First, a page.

Sometimes, the best way to reconnect with that estranged boyfriend or girlfriend is to pretend like you don't know them. You know, arrive at the bar separately, talk like you've never met before, and then go home for the "make-up lovin'." Cone Gallery, 1324 Grand Avenue, takes this fantasy several steps further with the "High Saturday, Masquerade," a celebration of "IMBOLG," the coming of the advent of spring, taking place on Saturday, January 29. Everyone must arrive dressed in mask and costume. (Couples are encouraged "to throw off boundaries for one night and be as single.") Attendees can dance to live music, view experimental videos by Debora Brown and Jeffrey Kunzelman, check out abstract art by Andrew Schreiber, and indulge in anonymous interactions until midnight, when "all masks must come off." And hopefully, the face behind the mask will belong to your present (or future) significant other. The mystery begins at 8 p.m. Tickets cost $6 in advance via PayPal, and $8 at the door. Call 602-258-3455 or visit www.conegallery.com. -- Niki D'Andrea
Fashion show struts on cutting edge
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Sometimes our closets can be damn scary places, especially when we're drowning in bellbottoms and paisley patterns. So step on out to the "Fresh" fashion show on Thursday, January 27, at the Clubhouse, 1320 East Broadway in Tempe, to see the latest styles in textiles. With multiple designers, videos, and models, we should be able to enjoy being fashion-forward as never before. DJs Melissa Laine and KGB work the turntables, and reggae band Another Day plays live. Watch for the All-Star Break Dance Crew to bust a move as well. The show starts at 8 p.m. Admission is $6 to $7. Call 480-391-0711. -- Patricia Beck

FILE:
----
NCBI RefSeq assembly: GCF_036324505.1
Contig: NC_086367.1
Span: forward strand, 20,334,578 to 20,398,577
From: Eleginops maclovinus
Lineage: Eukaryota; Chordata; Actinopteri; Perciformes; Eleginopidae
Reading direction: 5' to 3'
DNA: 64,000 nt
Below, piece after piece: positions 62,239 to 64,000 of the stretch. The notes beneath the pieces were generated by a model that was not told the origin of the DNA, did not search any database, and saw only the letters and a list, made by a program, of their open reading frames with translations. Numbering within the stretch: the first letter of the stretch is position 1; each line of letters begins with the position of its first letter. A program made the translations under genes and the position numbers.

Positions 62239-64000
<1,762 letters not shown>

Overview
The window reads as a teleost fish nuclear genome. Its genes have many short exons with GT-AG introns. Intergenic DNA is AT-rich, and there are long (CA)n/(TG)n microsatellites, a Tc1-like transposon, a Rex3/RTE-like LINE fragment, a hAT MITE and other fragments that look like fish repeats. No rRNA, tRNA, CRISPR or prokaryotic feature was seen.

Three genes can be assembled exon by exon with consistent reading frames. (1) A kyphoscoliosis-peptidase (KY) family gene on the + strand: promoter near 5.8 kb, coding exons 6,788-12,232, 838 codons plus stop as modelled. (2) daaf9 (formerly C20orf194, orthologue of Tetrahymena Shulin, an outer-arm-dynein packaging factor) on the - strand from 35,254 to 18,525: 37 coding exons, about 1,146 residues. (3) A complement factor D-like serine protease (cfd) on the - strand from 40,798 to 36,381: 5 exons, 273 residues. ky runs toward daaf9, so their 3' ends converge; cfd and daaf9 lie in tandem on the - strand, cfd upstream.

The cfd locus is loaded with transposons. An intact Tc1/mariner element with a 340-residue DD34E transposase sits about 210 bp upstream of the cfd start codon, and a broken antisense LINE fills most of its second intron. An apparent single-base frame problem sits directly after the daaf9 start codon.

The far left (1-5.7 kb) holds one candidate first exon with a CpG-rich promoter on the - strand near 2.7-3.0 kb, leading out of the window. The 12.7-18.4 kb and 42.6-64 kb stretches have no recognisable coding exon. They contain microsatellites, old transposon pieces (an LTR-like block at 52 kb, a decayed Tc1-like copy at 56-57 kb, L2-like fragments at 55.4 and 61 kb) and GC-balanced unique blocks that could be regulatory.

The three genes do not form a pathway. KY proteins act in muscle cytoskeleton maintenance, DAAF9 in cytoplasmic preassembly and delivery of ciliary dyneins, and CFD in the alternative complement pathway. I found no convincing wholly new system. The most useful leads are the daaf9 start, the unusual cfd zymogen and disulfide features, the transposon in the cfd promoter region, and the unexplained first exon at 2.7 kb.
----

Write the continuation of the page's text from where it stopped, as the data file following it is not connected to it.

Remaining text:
Parts is parts at 515 Gallery
Dust off your straw hat, brush your tooth, and don't forget to kiss your cousin before moseying down to the "Hillbilly Genetics Lab," a funky exhibition by Michael Goodwin at 515 Gallery, 515 East Roosevelt. It's chock-full of plywood, gears, greasy chains, corn kernels and assorted genetic materials. Goodwin has focused on satirical religious pieces for the past few years, with plenty of material to work with, thanks to the Catholic Church. This time he wanted to try something new and "temporarily embrace the crazy, goofy roots of our country." Plus, it gives him an excuse to drink cheap beer in the studio for the sake of ambiance. The freak show goes on until Saturday, January 29. The studio is open on Fridays from 5 to 9 p.m., and on Saturdays from 1 to 9 p.m. For more information, call 602-217-7556. -- C. Murphy Hebert